Gnutella was the first decentralized file sharing network. It celebrated a decade of existence on March 14, 2010. Once Audiogalaxy went down in 2002, it became my favorite service for clandestine file sharing. In late 2007, it was the most popular file sharing network on the Internet with an estimated market share of more than 40%. But nowadays, BitTorrent steals the limelight. How did that happen ?
Gnutella has structural scalability limitations that even its creator acknowledged from the very start. Over the years, major improvements were introduced, but search horizon and network size remain intrinsic limitations due to search traffic. On the other hand, BitTorrent outsourced much of the search and indexing of files to torrent web sites, only handling the actual distribution of data within the client.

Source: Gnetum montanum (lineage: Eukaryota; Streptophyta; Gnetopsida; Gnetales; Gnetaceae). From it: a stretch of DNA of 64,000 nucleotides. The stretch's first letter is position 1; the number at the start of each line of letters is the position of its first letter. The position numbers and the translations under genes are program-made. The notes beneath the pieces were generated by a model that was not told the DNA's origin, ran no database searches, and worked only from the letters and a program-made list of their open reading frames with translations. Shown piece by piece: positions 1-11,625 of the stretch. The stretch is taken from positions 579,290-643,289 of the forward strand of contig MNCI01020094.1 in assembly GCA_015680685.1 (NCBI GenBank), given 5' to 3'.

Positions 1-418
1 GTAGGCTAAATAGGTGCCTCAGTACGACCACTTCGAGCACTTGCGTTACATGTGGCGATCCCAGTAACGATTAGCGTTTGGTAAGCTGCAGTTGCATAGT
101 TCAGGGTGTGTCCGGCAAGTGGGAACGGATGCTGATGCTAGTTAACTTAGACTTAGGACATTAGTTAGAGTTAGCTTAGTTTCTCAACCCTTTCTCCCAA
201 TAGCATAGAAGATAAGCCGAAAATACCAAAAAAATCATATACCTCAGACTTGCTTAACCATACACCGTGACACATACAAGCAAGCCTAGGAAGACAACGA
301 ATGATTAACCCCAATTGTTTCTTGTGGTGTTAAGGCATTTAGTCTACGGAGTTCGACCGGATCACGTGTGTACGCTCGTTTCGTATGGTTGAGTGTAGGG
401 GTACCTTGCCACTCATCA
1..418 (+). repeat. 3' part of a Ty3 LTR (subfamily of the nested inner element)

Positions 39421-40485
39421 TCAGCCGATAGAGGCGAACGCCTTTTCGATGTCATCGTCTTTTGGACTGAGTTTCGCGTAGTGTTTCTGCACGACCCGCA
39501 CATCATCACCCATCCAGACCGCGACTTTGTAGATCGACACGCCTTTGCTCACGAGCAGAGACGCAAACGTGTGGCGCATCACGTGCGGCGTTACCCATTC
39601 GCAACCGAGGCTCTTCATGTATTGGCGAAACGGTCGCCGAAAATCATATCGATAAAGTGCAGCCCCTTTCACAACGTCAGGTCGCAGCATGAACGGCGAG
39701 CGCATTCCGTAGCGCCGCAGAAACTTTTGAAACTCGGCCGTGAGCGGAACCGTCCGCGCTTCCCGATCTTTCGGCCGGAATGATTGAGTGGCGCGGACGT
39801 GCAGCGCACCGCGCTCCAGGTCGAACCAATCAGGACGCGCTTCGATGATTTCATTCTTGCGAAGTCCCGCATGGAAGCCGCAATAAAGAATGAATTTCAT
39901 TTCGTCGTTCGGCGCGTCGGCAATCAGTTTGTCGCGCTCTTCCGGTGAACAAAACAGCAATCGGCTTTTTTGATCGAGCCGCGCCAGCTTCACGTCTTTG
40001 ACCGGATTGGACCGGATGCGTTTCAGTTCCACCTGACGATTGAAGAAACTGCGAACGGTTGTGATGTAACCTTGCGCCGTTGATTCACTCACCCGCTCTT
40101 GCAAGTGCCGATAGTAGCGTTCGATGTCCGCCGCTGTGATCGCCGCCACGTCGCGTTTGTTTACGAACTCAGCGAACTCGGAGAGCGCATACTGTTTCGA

Providing search across the indexes requires other parties to provide them, but that architectural constraint has paradoxically become a key driver of BitTorrent’s popularity by providing a simple business model. Ernesto at TorrentFreak explains that easy monetization explains the ubiquity of indexes : “BitTorrent sites can generate some serious revenue, enough to sustain the site and make a decent living. In general, ad rates per impression are very low, but thanks to the huge amounts of traffic it quickly adds up. This money aspect has made it possible for sites to thrive, and has also lured many gold diggers into starting a torrent site over the years“.
With commercial interests comes spam and legal vulnerabilities – so I feel much more comfortable knowing that decentralized protocols exist to provide resilience towards the censorship that lurks over us in the dark, waiting for us to become complacently reliant on centralized resources. Happy birthday Gnutella !